De Beers has lowered its production forecast for this year, noting that weakness in the diamond trade negatively affected its performance in the second quarter.
Sales volume slumped 10% to 9 million carats in the three months ending June 30 due to an oversupply of goods, Anglo American, De Beers’ parent company, reported Thursday the 18th of July. In light of that, it now expects to recover about 31 million carats for 2019, compared to its previous plan of 31 million to 33 million carats.
“Demand for rough diamonds remains subdued as a result of challenges in the midstream with higher polished inventories, and caution due to macroeconomic uncertainty, including the US-China trade tensions,” the company explained.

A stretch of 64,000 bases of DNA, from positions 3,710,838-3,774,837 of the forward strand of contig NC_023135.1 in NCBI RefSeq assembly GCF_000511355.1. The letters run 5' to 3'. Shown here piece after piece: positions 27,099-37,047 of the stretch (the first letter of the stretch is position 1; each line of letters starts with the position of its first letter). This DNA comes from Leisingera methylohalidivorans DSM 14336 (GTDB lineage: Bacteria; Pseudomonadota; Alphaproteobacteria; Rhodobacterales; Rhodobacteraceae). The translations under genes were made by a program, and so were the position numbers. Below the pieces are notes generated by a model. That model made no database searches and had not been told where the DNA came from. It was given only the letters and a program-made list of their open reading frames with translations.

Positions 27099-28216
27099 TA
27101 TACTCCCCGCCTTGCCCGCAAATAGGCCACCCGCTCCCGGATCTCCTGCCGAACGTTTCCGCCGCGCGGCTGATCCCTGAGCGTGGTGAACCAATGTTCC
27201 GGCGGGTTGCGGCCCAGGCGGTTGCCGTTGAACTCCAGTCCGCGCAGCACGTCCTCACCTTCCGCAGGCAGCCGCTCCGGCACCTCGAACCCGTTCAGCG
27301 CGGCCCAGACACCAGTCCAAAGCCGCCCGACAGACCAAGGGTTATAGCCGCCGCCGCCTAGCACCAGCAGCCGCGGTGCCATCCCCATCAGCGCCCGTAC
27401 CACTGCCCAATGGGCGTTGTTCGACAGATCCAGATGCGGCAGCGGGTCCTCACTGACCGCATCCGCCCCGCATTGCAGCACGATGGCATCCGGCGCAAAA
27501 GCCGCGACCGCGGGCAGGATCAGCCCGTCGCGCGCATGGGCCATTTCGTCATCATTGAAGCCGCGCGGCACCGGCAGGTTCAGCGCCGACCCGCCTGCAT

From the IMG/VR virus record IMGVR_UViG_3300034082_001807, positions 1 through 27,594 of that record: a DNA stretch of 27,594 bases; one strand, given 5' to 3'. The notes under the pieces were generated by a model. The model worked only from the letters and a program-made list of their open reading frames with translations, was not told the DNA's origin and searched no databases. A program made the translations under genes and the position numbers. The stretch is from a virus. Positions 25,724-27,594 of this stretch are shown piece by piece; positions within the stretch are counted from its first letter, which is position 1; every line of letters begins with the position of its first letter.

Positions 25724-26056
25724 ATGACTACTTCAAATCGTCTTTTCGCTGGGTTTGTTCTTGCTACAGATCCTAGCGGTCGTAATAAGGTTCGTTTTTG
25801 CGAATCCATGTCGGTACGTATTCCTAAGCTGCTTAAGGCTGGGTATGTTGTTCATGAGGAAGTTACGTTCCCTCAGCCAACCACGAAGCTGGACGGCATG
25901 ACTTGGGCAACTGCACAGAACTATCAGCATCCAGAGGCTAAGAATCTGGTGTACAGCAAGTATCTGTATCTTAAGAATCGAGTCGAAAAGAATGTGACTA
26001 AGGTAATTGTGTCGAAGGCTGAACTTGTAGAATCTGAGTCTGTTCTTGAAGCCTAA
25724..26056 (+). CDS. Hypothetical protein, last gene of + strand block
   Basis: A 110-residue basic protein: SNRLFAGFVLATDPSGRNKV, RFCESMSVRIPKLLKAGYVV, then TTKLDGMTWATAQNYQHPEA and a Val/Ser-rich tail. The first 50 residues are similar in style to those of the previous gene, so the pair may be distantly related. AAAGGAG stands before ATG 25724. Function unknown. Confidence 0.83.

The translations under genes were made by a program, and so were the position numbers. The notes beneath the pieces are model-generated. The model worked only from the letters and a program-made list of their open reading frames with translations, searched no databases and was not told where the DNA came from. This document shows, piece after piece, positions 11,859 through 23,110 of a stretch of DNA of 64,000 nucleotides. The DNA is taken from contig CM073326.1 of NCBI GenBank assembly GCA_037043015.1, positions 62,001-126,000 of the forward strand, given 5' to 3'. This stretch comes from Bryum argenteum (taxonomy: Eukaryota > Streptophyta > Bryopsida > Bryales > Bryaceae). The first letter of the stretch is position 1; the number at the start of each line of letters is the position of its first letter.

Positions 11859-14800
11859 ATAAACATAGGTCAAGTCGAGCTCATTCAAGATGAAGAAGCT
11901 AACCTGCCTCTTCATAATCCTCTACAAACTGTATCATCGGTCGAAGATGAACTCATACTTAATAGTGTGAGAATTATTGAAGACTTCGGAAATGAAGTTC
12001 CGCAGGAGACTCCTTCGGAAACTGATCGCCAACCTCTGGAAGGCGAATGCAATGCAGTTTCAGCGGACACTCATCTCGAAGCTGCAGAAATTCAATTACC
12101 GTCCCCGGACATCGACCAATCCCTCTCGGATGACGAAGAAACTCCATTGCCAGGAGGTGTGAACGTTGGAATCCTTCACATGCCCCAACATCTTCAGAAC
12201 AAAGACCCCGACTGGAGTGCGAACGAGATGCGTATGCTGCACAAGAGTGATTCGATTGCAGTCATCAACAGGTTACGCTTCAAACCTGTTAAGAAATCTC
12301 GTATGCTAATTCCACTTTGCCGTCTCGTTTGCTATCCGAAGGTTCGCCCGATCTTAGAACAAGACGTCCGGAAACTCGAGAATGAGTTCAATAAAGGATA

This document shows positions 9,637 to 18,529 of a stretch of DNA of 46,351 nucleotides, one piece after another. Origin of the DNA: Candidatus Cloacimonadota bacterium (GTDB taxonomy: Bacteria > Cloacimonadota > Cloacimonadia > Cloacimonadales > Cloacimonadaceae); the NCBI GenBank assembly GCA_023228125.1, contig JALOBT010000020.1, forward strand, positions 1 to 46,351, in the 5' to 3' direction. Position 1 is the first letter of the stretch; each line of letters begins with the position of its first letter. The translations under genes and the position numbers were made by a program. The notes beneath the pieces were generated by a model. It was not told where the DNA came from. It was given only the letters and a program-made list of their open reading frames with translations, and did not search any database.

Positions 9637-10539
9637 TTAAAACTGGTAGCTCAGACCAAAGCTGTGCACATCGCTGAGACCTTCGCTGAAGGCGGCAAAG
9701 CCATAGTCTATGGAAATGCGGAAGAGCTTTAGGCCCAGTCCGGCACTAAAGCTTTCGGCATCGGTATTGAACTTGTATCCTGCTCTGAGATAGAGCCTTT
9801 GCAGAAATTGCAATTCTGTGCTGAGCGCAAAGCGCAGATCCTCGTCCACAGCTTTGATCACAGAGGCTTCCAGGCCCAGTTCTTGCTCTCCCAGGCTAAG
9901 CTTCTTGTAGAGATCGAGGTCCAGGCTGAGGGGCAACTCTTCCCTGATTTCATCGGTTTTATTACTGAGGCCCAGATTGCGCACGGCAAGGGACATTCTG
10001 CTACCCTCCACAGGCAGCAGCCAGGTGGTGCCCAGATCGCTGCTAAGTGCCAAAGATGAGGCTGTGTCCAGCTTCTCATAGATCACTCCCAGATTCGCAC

De Beers’ sales value dropped 16% to $1.39 billion from the three sales cycles the company held during the quarter, according to Rapaport calculations. The company’s rough-price index — reflecting like-for-like prices — fell 4% year on year in the first half, and slipped 3% compared with the second half of 2018. Weak demand prompted the miner to reduce prices of lower-value stones at the June sight.
The average selling price for the first half also slid 7% to $151 per carat, reflecting the lower like-for-like prices and a shift in the sales mix.
Mining output fell 14% to 7.7 million carats in the second quarter “as we continue to produce to market demand,” and because of lower volumes at the Venetia mine, Anglo American added. The company’s only deposit in South Africa is currently shifting from open-pit to underground operations, leading to a 38% drop in production at the site to 571,000 carats. The other De Beers mine in the country, Voorspoed, has now closed.